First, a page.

On this day, we remember the Texas Drifter, Goebel Reeves, singing hobo of the 1920s and ’30s, on the anniversary of his birth. To commemorate the occasion, here is one of the last recordings Reeves made.
Goebel Leon Reeves was born on October 9, 1899 in Sherman, Texas to a middle class family. His father sold shoes and his mother was a music teacher. After his father’s election to the Texas state legislature, the Reeves moved to Austin, where Goebel worked as a pageboy. Reportedly, his first experience with hobos was in Austin; an encounter with a railroad bum left him enthralled with the lifestyle. Reeves served as a bugler in the First World War, and was wounded on the front lines. After the war, he turned to the life of a hobo, bumming across the nation and singing for a living. Sometime in the 1920s, Reeves sailed to Europe as a merchant seaman. Reeves claimed to have met and befriended Jimmie Rodgers, who at the time would have been working on the railroad as a brakeman. He was also known to have made a variety of colorful claims that were verifiably false. In the 1920s, Reeves performed on WFAA in Dallas, and made his first records for Okeh in 1929, spurred to do so after hearing Jimmie Rodgers on record. Throughout the decade that followed, Reeves recorded for Gennett, Brunswick, and the American Record Corporation, under such names as “The Texas Drifter” and “George Riley.” Throughout the 1930s, he made radio appearances on Rudy Vallée’s program, the WLS National Barn Dance, and the WSM Grand Ole Opry. In 1933, he appeared at the Century of Progress Exposition in Chicago. He made his final recordings in 1938, a series of non-commercial records for MacGregor & Sollie in Hollywood, California. Reeves worked as a sailor again in the 1930s, and he entertained United States troops during World War II, before returning to the States to work for the government in internment camps in California, owing to the fact that he spoke Japanese. Goebel Reeves later joined the Wobblies and retired to Bell Gardens, California, where he remained until a fatal heart attack on January 26, 1959, having lived quite a life.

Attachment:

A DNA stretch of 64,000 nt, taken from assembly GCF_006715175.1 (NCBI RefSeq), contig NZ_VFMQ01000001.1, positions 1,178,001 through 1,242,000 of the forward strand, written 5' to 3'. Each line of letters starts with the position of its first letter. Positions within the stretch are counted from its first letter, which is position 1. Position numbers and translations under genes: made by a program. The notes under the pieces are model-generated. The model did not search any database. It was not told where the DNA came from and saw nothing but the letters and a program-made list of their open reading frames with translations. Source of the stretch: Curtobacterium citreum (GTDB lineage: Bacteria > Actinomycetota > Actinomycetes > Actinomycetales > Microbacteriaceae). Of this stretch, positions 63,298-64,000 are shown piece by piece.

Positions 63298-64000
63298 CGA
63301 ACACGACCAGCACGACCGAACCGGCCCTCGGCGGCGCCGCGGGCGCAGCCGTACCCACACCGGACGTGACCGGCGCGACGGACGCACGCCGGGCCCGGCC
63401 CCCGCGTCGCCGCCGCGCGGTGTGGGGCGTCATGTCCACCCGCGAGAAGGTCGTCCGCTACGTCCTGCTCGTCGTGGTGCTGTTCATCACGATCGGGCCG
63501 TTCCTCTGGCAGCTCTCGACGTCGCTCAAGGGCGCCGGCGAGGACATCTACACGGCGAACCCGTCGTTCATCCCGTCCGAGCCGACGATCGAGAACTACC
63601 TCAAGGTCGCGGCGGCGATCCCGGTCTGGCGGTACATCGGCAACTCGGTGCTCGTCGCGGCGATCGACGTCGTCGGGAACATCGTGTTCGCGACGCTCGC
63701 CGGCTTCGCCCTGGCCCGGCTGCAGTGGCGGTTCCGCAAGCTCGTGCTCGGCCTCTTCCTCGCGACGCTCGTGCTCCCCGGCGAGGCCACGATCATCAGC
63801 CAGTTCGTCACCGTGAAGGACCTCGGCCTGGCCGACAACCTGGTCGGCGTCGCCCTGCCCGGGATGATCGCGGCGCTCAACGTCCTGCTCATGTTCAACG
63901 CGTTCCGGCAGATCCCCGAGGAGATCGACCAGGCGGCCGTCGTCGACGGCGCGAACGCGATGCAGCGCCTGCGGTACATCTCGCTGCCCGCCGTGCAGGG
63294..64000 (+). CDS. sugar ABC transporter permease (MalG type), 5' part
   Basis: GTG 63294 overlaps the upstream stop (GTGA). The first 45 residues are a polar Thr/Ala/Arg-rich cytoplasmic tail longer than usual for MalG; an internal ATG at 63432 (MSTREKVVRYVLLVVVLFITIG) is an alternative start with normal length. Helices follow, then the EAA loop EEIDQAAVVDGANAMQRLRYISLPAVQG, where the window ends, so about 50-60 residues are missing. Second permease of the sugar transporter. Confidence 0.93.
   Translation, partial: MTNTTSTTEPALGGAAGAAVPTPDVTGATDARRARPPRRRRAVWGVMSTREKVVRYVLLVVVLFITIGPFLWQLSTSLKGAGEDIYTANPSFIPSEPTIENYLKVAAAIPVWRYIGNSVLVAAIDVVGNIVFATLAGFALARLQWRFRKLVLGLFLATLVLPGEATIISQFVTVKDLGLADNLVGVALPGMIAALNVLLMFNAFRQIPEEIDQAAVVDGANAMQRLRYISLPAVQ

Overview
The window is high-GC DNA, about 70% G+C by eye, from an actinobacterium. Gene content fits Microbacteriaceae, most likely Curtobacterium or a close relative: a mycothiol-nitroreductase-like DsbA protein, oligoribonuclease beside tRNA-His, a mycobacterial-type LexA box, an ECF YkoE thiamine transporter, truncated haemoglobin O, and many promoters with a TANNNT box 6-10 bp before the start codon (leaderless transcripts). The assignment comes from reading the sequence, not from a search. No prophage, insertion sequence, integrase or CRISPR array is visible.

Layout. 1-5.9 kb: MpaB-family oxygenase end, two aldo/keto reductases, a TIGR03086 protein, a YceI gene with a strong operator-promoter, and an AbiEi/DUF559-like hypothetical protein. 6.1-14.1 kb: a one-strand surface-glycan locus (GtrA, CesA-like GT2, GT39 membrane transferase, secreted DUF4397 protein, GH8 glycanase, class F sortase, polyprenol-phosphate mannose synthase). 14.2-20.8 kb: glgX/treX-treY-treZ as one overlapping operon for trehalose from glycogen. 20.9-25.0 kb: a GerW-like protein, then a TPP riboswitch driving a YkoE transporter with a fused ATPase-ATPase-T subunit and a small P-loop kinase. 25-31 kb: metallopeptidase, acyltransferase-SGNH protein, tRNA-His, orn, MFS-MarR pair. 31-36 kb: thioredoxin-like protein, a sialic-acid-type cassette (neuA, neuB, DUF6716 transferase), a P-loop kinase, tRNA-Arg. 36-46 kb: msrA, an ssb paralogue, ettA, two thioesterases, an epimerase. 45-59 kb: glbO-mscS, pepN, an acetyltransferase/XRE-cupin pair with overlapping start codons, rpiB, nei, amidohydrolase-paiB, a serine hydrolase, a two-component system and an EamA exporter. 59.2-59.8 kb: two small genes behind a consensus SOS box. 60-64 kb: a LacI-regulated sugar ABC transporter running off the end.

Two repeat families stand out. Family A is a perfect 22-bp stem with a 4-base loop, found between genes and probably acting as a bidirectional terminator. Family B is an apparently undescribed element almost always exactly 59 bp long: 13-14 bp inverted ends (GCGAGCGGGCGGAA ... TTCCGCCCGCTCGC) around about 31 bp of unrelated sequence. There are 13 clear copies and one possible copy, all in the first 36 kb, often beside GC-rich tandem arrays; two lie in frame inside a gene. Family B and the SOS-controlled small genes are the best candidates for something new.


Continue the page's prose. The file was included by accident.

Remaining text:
MacGregor & Sollie 875 and 876 (or MS 2635 and MS 2636 depending on which number you choose to use) was recorded in 1938. I haven’t been able to locate that actual date of recording. It is pressed in Columbia style Royal Blue laminated shellac.
First, the Texas Drifter sings the old familiar “Pictures from Life’s Other Side”.
On the reverse, Reeves recites his account of “The Hobo’s Convention”, recounting an actual convention held in Portland, Oregon on June 3, 1921.
Updated with improved audio on June 30, 2017.